The article below contains some of the pressing issues between small businesses and the Affordable Care Act. Please read so that you will be prepared for any potential taxes that may be levied upon your business.
Obamacare Travesty: IRS Fines Employers For Reimbursing Workers
Is the Affordable Care Act affordable? It was passed by the same Congress that periodically brings us ‘tax reform’ or ‘tax simplification.’ Sure, these are nice euphemisms. Those laws are often not really reforms and are rarely simple. But even measured against such traditional DC speak, Obamacare’s other name—the Affordable Care Act—truly takes the cake, no matter how much the Supreme Court likes it.
Apart from the numerous taxes brought by the Affordable Care Act—and there are many Obamacare taxes—get a load of the IRS fines on businesses that help their workers to cover their health insurance or medical expenses. The IRS is actually fining employers if they are caught helping their workers buy insurance or pay medical bills. How much?
According to the National Federation of Independent Business that is tracking the mess, the fines can total 18 times more than those imposed on larger employers that do not provide coverage at all. Think of it as not punishing someone for a big crime—say murder—but throwing them in jail for stealing a loaf of bread. Of course, this metaphor is inapt, because the fined employers aren’t actually stealing anything.
In fact, they are helping their employees, paying them extra because health costs are so high. Why does President Obama’s IRS penalize them? Employers who do not offer a group health plan, but give their workers additional pay to compensate for the purchase of health insurance or direct medical expenses can be fined $100 per day, per employee.
Although the IRS the IRS spared small employers until July 1, 2015, there is no more relief. According to the IRS, an employer arrangement that reimburses or pays for employee individual health premiums is considered to be a group health plan that is subject to the $100 per-employee per-day penalty. The penalty applies whether the reimbursement is considered a before-tax or an after-tax contribution.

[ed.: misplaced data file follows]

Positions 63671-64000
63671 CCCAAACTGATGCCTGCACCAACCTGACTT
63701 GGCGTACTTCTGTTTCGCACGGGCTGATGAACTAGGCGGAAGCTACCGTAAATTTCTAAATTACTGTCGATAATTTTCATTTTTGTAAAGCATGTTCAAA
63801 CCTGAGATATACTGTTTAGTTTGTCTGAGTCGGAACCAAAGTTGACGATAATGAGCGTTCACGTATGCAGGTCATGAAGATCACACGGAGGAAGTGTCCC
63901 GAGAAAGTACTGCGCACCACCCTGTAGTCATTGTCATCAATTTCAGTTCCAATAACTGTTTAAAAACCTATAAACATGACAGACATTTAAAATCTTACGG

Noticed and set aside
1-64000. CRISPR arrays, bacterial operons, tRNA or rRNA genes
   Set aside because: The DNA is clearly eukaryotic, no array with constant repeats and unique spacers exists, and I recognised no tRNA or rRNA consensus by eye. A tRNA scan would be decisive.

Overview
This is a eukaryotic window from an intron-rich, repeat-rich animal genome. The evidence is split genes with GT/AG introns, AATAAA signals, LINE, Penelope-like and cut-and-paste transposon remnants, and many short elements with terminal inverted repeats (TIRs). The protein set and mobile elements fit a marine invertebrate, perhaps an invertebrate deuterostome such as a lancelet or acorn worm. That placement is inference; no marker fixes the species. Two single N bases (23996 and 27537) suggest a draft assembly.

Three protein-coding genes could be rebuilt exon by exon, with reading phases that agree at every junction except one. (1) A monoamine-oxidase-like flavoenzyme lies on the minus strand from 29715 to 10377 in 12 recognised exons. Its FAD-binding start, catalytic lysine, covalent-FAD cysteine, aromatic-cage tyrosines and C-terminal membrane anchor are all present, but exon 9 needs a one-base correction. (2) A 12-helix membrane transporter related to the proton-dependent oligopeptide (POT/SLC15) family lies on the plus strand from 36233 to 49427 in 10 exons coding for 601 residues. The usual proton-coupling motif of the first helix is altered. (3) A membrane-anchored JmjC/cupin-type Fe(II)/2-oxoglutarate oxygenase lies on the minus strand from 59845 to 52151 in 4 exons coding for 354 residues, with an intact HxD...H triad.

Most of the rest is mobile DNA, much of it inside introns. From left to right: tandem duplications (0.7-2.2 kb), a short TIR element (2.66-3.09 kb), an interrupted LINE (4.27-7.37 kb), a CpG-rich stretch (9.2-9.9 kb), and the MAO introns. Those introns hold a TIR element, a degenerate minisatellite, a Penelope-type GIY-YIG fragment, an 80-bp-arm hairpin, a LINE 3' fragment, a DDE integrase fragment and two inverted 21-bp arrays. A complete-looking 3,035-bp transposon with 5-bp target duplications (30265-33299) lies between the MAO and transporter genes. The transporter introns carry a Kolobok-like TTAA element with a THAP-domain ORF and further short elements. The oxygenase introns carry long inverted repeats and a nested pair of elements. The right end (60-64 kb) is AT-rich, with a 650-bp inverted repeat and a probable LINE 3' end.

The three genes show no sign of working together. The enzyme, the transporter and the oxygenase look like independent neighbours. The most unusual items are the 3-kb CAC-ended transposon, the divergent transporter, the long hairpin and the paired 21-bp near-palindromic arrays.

Over the course of a year that adds up to $36,500 per employee, up to $500,000 in total. In a show that not all justice is equal, the penalty on businesses for failing to comply with the employer mandate is only $2,000 per year. Will these fines be widespread? It sure looks that way.
The National Federation of Independent Businesses says that 14% of small businesses that do not offer group insurance reimburse their workers. You might think this kind of thing would even increase in the current climate. The fines could be scuttled if Congress would act on S. 1697 and H.R. 2911. Rep. Charles Boustany has introduced legislation in the House (H.R. 2911) and Sen. Charles Grassley, in the Senate (S.1697) to remedy the problem.
Both bills await congressional action. A NFIB post notes the terrible irony and the lack of symmetry with many other rules. For example, employers with fewer than 50 workers are exempt from Obamacare’s employer-mandate penalty. But are those small employers exempt from these IRS fines?
Not hardly. It makes it somehow worse that this penalty is part of the IRS regulations under Obamacare. Obamacare itself—the many-headed hydra that Congress had to pass to see what was in it—doesn’t include it.
This article originally appeared in Forbes by Robert R. Wood
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